Smith, Edward E. Gray Lensman. Baltimore: Old Earth Books, [1939-1940, 1951] 1998. ISBN 1-882968-12-3.
This is the fourth volume of the Lensman series, following Triplanetary (June 2004), First Lensman (February 2005), and Galactic Patrol (March 2005). Gray Lensman ran in serial form in Astounding Science Fiction from October 1939 through January 1940. This book is a facsimile of the illustrated 1951 Fantasy Press edition, which was revised somewhat from the original magazine serial.

Gray Lensman is one of the most glittering nuggets of the Golden Age of science fiction. In this story, Doc Smith completely redefined the standard for thinking big and created an arena for the conflict between civilisation and chaos that's larger than a galaxy. This single novel has more leaps of the imagination than some other authors content themselves with in their entire careers. Here we encounter the “primary projector”: a weapon which can only be used when no enemy can possibly survive or others observe because the mere knowledge that it exists may compromise its secret (this, in a story written more that a decade before the first hydrogen bomb); the “negasphere”: an object which, while described as based on antimatter, is remarkably similar to a black hole (first described by J.R. Oppenheimer and H. Snyder in 1939, the same year the serial began to run in Astounding); the hyper-spatial tube (like a traversable wormhole); the Grand Fleet (composed of one million combat units); the Z9M9Z Directrix command ship, with its “tank” display 700 feet wide by 80 feet thick able to show the tactical situation in an entire galaxy at once; directed planetary impact weapons; a multi-galactic crime syndicate; insects and worms as allies of the good guys; organ regeneration; and more. Once you've experienced the Doc Smith universe, the Star Wars Empire may feel small and antiquated.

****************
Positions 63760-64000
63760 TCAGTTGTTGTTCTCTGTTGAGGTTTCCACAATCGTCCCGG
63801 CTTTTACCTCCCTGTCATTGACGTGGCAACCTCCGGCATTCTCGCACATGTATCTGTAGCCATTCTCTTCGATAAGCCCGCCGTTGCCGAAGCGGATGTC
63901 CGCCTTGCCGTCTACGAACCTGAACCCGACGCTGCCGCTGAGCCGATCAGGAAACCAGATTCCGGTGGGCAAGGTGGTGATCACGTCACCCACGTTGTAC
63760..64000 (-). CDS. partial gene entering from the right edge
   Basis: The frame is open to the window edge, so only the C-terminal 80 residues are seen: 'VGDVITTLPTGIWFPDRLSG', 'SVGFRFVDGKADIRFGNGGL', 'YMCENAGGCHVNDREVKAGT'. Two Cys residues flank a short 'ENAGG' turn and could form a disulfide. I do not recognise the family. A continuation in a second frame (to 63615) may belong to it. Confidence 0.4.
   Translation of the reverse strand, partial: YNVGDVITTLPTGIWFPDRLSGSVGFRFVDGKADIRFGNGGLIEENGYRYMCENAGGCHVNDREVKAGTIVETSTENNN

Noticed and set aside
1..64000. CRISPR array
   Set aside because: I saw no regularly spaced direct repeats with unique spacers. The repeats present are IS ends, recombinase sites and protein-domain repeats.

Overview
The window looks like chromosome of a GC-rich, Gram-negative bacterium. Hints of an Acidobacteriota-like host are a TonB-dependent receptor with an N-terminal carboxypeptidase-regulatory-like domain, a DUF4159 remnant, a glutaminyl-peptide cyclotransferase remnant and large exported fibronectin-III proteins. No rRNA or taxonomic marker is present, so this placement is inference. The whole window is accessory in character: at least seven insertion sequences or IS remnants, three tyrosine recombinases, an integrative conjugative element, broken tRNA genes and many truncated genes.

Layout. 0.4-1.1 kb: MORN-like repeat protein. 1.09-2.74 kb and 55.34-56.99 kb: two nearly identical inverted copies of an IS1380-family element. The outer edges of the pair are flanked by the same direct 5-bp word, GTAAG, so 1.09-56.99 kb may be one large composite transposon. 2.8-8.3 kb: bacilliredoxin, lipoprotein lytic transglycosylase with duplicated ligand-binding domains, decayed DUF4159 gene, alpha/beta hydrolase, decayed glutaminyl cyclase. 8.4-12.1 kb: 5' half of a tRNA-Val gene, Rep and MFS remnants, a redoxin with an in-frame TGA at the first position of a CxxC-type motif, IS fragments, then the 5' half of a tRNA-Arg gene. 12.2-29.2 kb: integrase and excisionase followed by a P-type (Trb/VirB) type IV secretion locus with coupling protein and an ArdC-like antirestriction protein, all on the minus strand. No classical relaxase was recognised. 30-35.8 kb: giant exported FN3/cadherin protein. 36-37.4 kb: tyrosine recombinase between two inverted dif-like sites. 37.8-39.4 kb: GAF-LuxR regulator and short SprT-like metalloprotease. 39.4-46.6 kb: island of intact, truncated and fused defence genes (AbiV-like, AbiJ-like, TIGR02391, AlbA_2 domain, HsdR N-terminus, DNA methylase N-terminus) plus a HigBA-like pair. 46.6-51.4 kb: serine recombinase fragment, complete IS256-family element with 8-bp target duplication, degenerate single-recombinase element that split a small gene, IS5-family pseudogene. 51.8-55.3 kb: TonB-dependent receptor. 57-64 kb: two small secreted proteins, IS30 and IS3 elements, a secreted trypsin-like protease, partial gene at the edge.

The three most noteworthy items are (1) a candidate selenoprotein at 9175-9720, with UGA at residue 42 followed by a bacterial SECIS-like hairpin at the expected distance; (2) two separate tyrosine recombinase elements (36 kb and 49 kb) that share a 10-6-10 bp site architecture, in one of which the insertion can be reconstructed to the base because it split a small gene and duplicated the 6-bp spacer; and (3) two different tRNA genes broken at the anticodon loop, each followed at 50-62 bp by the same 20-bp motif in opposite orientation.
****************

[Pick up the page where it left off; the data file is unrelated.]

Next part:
This edition contains two Forewords: the author's original, intended to bring readers who haven't read the earlier books up to speed, and a snarky postmodern excretion by John Clute which is best skipped. If you're reading the Lensman series for the first time (this is my fourth), it's best to start either at the beginning with Triplanetary, or with Galactic Patrol, which was written first and stands on its own, not depending on any of the material introduced in the first two “prequel” volumes.

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